Below, Wolferoo shares her thoughts and goals with the project from creation to execution.

What considerations did you have to try to keep the new recipes and the edits balanced to the original ones from the game?

Wolferoo:  My goal was for resulting items to have similar quality to existing items, and scaled to the ease of acquisition. I can best explain this through examples...

-Baked potatoes was the first recipe I added.  Cooking the base potato into the baked potato gave an increase in quality from 1 HP to 5 HP for the work of carrying the potato to a cook pot.  The quality increase was small but so was the effort required.

-Cheesy bread results in a greater difference between ingredient quality and product quality, but takes a little more effort on behalf of the player.  He must find two different ingredients, and possibly use recipes to cut the cheese into wedges before using them.  Also when compared to other items of similar purpose, it is not overpowered.  Its strength is equal to a standard quality restore health potion from an alchemy shop, or something an intermediate level alchemy character could produce.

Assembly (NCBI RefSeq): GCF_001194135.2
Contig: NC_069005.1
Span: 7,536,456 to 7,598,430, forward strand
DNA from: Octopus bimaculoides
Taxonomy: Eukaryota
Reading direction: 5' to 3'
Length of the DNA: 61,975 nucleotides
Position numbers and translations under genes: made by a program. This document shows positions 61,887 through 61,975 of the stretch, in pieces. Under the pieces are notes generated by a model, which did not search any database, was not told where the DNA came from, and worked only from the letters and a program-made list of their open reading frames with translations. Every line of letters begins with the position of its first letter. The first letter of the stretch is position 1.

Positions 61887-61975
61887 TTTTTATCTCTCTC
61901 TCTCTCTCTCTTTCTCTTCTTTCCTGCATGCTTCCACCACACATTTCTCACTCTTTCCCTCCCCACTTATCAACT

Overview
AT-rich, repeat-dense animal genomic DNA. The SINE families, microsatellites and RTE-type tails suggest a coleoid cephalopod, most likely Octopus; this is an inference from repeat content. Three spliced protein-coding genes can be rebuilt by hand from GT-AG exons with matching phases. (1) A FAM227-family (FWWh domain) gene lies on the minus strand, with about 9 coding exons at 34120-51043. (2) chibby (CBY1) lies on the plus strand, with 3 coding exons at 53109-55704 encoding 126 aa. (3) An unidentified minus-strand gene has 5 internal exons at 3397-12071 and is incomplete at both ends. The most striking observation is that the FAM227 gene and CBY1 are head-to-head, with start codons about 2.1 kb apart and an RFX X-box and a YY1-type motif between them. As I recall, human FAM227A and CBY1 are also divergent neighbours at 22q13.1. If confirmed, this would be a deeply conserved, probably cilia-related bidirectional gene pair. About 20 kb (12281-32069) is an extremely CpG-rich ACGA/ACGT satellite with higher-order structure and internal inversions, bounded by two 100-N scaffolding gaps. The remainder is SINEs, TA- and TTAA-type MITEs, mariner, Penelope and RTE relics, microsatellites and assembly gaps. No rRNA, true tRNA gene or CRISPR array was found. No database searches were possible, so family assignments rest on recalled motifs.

-Draugr Porridge and a few others provide long term but fairly weak buffs, and require collecting several ingredients from various sources.  I felt the difficulty in acquiring ingredients countered the long duration, and it would be too overpowered to have a strong buff with a long duration under any circumstance.  As far as what enhancements to group together, I took inspiration from WoW on this one.  The foods in this set are loosely based on classes, with the melee skills accompanied by stamina regeneration and the caster skills accompanied by majicka regeneration.

-Poached Warbler Egg and a dozen others were designed as an alchemy alternative.  The ingredients are based on the ingredients' effects for potions.  However the quantity required is greater than the two needed for creating a potion because there is no skill needed to create these items which have a greater quality than what a novice alchemist could create.  Some characters may not want to learn alchemy, but want something more satisfying than buying buff potions from an NPC.

What methods did you use to add all these recipes?  Was it difficult?